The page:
• Marilyn Dumont

    Speaker

    Marilyn Dumont is of Cree-Métis descent. She holds a BA (University of Alberta) and an MFA (University of British Columbia) and is currently an Associate Professor of Native Studies at University of Alberta. Her work has been widely anthologized and broadcast on radio and television. . Since 1985, she has published in numerous Canadian literary journals, and her work has been widely anthologized, as well as broadcast on radio and television. Her first collection of poems—A Really Good Brown Girl—won the 1997 Gerald Lampert Memorial Award from the League of Canadian Poets. Dumont has taught at Simon Fraser University and Kwantlen University College in Vancouver and has been writer-in-residence at the universities of Alberta, Brandon, Toronto (Massey College), and Windsor, as well as Grant MacEwan College in Edmonton and the Edmonton Public Library. She has also taught at the Banff Centre and the Sage Hill Writing Experience and worked in video production as an intern with the National Film Board. (2018)

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  • Candice Hopkins

    Speaker

    Candice Hopkins is a curator and writer originally from Whitehorse, Yukon and based in Albuquerque, New Mexico. She is co-curator of the forthcoming SITE Santa Fe biennial, Casa Tomada, 2018, as well as co-curator of the Canadian Pavilion at the 58th Venice Biennale opening May, 2019, which will feature the media work of Isuma Productions a collective based in Igloolik and Montreal, Canada. She was a curator for documenta 14 in Athens, Greece and Kassel, Germany. Her writing is published widely and recent essays include “Outlawed Social Life” for South as a State of Mind and “The Gilded Gaze: Wealth and Economies on the Colonial Frontier” for the documenta 14 Reader. She has lectured on contemporary art, sound, indigeneity, native economies, and vernacular architecture at such venues as Witte de With, WIELS, Tate Modern, Dak’Art Biennale, Artists Space, Tate Britain and the National Gallery of Canada. She is the recipient of the Hnatyshyn Foundation Award for Curatorial Excellence in Contemporary Art and the 2016 the Prix pour un essai critique sur l’art contemporain by the Foundation Prince Pierre de Monaco. Hopkins is a citizen of Carcross/Tagish First Nation. (2018)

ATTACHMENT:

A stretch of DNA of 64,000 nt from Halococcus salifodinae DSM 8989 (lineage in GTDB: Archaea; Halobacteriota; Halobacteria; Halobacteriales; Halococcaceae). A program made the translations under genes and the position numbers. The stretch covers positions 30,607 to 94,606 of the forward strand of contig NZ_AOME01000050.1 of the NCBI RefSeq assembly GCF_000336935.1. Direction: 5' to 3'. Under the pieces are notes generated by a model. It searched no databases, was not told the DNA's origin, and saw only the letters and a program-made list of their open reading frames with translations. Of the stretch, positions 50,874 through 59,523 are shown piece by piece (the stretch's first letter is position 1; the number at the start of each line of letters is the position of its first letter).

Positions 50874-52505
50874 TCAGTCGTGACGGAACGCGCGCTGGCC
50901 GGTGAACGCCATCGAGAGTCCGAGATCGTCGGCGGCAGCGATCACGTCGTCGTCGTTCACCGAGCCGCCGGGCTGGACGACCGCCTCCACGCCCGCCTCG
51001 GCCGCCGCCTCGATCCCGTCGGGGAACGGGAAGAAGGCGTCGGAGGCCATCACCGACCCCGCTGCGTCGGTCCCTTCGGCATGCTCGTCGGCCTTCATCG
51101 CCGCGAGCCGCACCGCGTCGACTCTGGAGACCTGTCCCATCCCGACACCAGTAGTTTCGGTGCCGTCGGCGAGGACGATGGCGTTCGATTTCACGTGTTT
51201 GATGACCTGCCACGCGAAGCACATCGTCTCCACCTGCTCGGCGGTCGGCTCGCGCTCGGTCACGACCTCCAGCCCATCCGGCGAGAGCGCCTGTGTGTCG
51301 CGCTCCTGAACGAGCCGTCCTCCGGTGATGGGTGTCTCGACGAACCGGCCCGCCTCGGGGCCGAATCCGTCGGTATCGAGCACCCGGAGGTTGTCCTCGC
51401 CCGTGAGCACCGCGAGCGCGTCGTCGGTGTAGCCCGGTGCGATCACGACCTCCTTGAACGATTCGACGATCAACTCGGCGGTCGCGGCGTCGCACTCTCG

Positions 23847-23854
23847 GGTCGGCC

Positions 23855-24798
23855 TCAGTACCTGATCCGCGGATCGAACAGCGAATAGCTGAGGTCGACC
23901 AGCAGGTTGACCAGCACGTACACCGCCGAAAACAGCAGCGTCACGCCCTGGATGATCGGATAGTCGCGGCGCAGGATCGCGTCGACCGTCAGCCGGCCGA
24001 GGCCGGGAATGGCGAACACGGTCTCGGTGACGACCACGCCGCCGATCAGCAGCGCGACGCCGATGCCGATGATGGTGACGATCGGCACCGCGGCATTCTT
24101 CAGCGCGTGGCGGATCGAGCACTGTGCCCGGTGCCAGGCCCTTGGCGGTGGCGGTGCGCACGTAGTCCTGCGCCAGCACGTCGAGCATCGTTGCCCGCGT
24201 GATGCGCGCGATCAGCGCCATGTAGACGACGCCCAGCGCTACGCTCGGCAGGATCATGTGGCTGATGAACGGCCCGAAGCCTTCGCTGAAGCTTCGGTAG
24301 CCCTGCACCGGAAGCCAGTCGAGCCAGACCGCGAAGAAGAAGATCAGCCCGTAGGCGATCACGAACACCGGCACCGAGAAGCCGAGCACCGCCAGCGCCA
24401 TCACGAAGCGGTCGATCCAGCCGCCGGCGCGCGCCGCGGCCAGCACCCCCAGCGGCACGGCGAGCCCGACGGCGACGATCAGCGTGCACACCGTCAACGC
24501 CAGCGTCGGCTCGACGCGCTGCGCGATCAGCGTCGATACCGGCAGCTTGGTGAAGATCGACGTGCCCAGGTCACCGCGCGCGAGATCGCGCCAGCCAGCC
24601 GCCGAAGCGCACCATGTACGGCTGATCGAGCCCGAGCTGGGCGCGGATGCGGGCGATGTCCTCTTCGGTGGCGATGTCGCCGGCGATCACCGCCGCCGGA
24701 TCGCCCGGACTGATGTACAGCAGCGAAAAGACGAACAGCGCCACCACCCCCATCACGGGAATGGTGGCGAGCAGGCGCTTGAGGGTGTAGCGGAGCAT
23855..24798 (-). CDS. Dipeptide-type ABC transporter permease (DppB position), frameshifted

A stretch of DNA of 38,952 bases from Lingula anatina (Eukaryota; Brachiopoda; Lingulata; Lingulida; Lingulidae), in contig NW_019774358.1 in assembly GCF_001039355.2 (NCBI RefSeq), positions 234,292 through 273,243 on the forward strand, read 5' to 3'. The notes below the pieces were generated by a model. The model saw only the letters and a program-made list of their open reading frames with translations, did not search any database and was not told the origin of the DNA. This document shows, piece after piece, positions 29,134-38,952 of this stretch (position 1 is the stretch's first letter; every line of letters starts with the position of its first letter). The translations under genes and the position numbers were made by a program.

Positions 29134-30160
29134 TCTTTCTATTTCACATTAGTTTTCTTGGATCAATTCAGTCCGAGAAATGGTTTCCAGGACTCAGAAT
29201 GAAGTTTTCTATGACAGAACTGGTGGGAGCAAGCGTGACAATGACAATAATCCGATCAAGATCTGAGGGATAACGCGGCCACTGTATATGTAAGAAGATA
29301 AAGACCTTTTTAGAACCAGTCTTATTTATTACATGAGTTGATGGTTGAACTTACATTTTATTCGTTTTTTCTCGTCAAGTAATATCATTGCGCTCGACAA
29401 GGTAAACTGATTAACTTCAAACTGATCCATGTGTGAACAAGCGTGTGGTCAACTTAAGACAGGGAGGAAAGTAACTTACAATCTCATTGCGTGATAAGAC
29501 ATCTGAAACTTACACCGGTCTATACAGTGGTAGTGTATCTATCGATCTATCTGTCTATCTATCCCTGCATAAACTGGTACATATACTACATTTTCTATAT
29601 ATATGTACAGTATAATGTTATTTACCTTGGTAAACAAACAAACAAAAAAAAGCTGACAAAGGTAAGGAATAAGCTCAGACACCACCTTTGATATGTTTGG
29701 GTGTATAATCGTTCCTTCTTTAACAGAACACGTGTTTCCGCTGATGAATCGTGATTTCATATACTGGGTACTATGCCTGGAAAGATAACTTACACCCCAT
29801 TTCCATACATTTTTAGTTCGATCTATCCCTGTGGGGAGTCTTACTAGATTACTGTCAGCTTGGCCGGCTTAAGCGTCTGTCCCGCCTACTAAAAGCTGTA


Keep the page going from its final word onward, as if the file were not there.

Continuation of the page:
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  • Tarah Hogue

    Moderator

    Tarah Hogue is a curator, writer and uninvited guest on xʷməθkʷəy̓əm (Musqueam), Skwxwu7mesh (Squamish), and səl̓ilwətaɁɬ (Tsleil-Waututh) territories/Vancouver, B.C. Of Métis and Dutch ancestry, Hogue was raised in Red Deer, A.B. on the border between Treaty 6 and 7 territories. Her work engages collaborative methodologies and attends to histories of place in order to decentre colonial modes of perception. She is the inaugural Senior Curatorial Fellow, Indigenous Art at the Vancouver Art Gallery where her exhibition, Ayumi Goto and Peter Morin: how do you carry the land? is on view through October 2018. She is also a Visiting Curator at the Institute of Modern Art in Brisbane for 2018 along with Sarah Biscarra Dilley, Freja Carmichael, Léuli Lunaʻi Eshraghi, and Lana Lopesi. She was curator-in-residence with grunt gallery between 2014–2017, the 2016 Audain Aboriginal Curatorial Fellow at the Art Gallery of Greater Victoria, and has curated exhibitions at the Morris and Helen Belkin Art Gallery, Or Gallery, and SFU Gallery. She is co-organizer of #callresponse with Maria Hupfield and Tania Willard, currently touring through 2019, and is the co-chair of the Aboriginal Curatorial Collective/Collectif des Commissaires Autochtones. Hogue has written texts for BlackFlashCanadian ArtDecoy Magazine, Inuit Art Quarterly, and MICE Magazine.  She holds a master’s degree in Critical and Curatorial Studies from the University of British Columbia.

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